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Detecting ‘fetal distress’ in labour allows timely delivery, followed by effective resuscitation, if required, to restore or maintain adequate circulation with oxygenated blood to the baby. This should prevent or minimise brain damage from hypoxaemia or hypovolaemia. Nielso...
Detecting ‘fetal distress’ in labour allows timely delivery, followed by effective resuscitation, if required, to restore or maintain adequate circulation with oxygenated blood to the baby. This should prevent or minimise brain damage from hypoxaemia or hypovolaemia. Nielson et al (1) find the prevalence of cerebral palsy unchanged despite major changes in clinical care. This apparent failure of obstetric intervention and neonatal resuscitation should perhaps prompt a “back-to-basics” review of present paradigms. Morley’s excellent review (2) noted that “Newborn infants who do not breathe sufficiently need gentle assistance to make the transition from placental to pulmonary gas exchange” and “Current research is challenging widely held views about neonatal ’resuscitation’ and that a less aggressive, more gentle, approach may actually be more beneficial” but omitted the most aggressive intervention, of routine cord clamping.
Although a minute is recommended before initiating aggressive resuscitation - to assess the condition, count the heart rate and dry the newborn baby (3) - in practice decisions are made within seconds based on the CTG and first impressions. When the neonate is floppy, pale and does not establish breathing quickly, it seems obvious that the baby’s lungs should be ventilated with air. Nevertheless, this strategy does not seem to have delivered improvements. What if the journey to the resuscitaire to get air into the lungs, deprives the neonate of circulating blood to deliver oxygen to the brain? Sick neonates may be adversely affected by the abrupt interruption of the placental circulation and placental gas exchange. Back in 1981 it was advised that “There is … good reason in cases of resuscitation to keep the placental circulation intact.”(4) There is no logic in cutting off the functional, failing placental circulation before the pulmonary circulation is established. The pulmonary circulation could gently take over respiratory function as the placental circulation closes down. This happens gradually in nature with physiological management of the third stage. It could be replicated in medical practice, but somehow it is not convenient to combine the continuation of post-birth placental circulation with assessment of the neonatal condition, basic resuscitation and assisted ventilation.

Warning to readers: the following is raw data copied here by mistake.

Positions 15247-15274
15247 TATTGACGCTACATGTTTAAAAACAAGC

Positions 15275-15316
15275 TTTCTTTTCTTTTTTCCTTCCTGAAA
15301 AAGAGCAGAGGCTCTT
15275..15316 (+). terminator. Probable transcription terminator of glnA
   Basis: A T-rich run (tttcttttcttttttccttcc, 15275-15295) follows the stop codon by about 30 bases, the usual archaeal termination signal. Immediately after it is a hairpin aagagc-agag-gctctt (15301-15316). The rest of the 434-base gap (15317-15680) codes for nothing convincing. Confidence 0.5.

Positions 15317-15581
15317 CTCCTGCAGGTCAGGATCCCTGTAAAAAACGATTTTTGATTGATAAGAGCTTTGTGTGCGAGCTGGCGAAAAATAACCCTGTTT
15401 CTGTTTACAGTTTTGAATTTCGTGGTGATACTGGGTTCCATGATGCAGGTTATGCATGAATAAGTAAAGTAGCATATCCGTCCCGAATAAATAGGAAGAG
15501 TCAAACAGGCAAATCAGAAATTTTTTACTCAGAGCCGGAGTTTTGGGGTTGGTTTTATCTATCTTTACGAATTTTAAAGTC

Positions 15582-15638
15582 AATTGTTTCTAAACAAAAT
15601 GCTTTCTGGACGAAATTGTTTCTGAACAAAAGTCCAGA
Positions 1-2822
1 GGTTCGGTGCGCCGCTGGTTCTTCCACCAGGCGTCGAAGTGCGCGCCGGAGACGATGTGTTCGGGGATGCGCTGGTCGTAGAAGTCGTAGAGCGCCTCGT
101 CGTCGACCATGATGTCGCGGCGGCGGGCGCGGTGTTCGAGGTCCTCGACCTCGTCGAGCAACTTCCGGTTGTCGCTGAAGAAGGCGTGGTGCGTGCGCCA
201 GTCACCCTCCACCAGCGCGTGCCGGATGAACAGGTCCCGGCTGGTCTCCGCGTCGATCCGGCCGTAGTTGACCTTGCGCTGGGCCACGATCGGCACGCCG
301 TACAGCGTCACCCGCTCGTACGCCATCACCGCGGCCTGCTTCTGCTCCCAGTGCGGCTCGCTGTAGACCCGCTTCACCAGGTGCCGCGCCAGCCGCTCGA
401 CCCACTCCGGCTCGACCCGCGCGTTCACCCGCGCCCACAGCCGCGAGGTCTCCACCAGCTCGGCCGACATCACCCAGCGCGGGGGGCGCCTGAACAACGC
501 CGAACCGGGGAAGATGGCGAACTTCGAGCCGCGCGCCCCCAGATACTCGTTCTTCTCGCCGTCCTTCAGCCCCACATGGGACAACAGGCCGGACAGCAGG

The link between nuchal cord and two-fold increased risk for spastic cerebral palsy should give neonatologists food for thought (1). Iffy (5) also reported untoward sequelae when the nuchal cord was clamped before delayed delivery of the shoulders, considered to be due to the total loss of the placental circulation. However, as a result of cord compression, the return of oxygenated blood through the cord after delivery of the head but before delivery of the body is likely to be trivial. As cord compression leads to placental engorgement, and in consequence, fetal hypovolaemia, (6) clamping a nuchal cord may have little effect on the circulation before delivery is completed, but as soon as the baby is born the hypovolaemia then becomes critical as there is no opportunity for the blood backed up in the placenta to return. This is the “good reason” described to keep the placental circulation intact.(4)